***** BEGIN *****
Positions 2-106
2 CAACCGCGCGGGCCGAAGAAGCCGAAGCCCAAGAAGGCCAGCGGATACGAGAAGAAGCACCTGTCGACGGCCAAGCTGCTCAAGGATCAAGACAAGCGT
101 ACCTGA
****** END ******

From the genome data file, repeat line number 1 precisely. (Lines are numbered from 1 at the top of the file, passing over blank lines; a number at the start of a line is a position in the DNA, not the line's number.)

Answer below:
Positions 2-106